The Obama administration on Thursday urged the Supreme Court to strike down California's voter-approved ban on gay marriage, Proposition 8, wading into a case that could have broad implications for the right of same-sex couples to wed.
Previously: While such friend-of-the-court briefs are not legally binding, the administration's filing could have some influence on the justices when they consider the constitutionality of the ban in March.
The brief also should offer clarify President Barack Obama's evolving views on gay marriage. Obama supports same-sex unions but has said marriage should be governed by states.
The administration intended to meet the Thursday filing deadline for all parties not directly involved in the case.
Gay rights advocates hoped the brief would ask the court to strike down California's Proposition 8 and declare that the Constitution bars any state from banning same-sex unions.
The administration could choose a narrower option, including asking the court to strike down only California's ban.
Another option: asking to rule that California and other states that allow unions carrying all the benefits of marriage cannot take away this right. Seven other states allow gay couples to join in civil unions with full marriage benefits.
The Proposition 8 ballot initiative was approved by California voters in 2008 in response to a state Supreme Court decision that had allowed gay marriage. Twenty-nine other states have constitutional amendments banning gay marriage; nine states and the District of Columbia recognize same-sex marriage.
In recent days, states, organizations and individuals have filed briefs in the Proposition 8 case.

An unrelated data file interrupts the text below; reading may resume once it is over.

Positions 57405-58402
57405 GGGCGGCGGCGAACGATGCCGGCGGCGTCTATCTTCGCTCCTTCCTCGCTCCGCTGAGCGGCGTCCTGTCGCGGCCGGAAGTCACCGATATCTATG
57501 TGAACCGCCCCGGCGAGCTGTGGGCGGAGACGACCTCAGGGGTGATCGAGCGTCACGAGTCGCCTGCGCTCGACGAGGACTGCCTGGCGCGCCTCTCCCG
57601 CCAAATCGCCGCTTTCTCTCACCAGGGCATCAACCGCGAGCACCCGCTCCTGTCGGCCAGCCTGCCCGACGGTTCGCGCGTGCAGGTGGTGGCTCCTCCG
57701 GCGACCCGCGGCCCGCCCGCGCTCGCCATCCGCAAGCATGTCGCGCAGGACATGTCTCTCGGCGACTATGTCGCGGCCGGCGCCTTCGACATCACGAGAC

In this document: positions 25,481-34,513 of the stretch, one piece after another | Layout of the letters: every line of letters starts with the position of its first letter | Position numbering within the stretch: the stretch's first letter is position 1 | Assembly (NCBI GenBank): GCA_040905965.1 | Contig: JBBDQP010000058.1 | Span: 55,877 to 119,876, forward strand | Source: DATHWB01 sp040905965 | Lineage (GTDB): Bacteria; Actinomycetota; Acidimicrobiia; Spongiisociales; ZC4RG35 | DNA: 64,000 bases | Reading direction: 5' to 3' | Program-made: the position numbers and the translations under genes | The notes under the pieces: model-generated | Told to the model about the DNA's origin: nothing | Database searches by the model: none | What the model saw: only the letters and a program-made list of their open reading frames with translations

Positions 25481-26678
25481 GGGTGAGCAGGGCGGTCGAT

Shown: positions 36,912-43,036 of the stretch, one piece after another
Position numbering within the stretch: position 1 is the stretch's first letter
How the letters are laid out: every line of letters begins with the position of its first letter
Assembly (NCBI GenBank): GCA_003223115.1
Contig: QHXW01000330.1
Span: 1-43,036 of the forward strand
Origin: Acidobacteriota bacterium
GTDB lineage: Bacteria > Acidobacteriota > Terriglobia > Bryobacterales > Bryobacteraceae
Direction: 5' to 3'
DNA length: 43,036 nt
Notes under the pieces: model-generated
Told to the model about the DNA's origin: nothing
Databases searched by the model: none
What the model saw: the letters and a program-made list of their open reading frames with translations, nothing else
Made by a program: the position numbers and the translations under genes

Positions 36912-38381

Thirteen states, including four that do not now permit gay couples to wed, urged the court on Thursday to declare the ban unconstitutional. They said marriage enhances economic security and emotional well-being for the partners, and is better for children.
"All of these interests are furthered by ending the exclusion of same-sex couples from the institution," said the brief signed by Massachusetts Attorney General Martha Coakley.
It was joined by Connecticut, Iowa, Maine, Maryland, New Hampshire, New York, Vermont, Washington, Delaware, Illinois, New Mexico, Oregon and the District of Columbia.
More than 100 prominent Republicans have signed a friend-of-the-court brief in support of gay marriage. Among them are former GOP presidential candidate Jon Huntsman and Florida Rep. Ileana Ros-Lehtinen.
Obama, a former constitutional law professor, raised expectations that he would back a broad brief during his inauguration address on Jan. 21. He said the nation's journey "is not complete until our gay brothers and sisters are treated like anyone else under the law."
"For if we are truly created equal, than surely the love we commit to one another must be equal as well," Obama said.
Obama has a complicated history on gay marriage. As a presidential candidate in 2008, he opposed the California ban but didn't endorse gay marriage. He later said his personal views on gay marriage were "evolving."
When he ran for re-election last year, Obama announced his personal support for same-sex marriage, but said marriage was an issue that states, not the federal government, should decide.
Public opinion has shifted in support of gay marriage in recent years.
In May 2008, Gallup found that 56 percent of Americans felt same-sex marriages should not be recognized by the law as valid. By last November, 53 percent felt they should be legally recognized.
The Supreme Court will hear oral arguments in the Proposition 8 case on March 26. One day later, the justices will hear arguments on another gay marriage case, this one involving provisions of the federal Defense of Marriage Act.
That act defines marriage as between a man and a woman for the purpose of deciding who can receive a range of federal benefits.
The administration abandoned its defense of the act in 2011, but the measure will continue to be federal law unless it is struck down or repealed.
In a brief filed last week, the government said Section 3 of the act "violates the fundamental constitutional guarantee of equal protection" because it denies legally married same-sex couples many federal benefits that are available only to legally married heterosexual couples.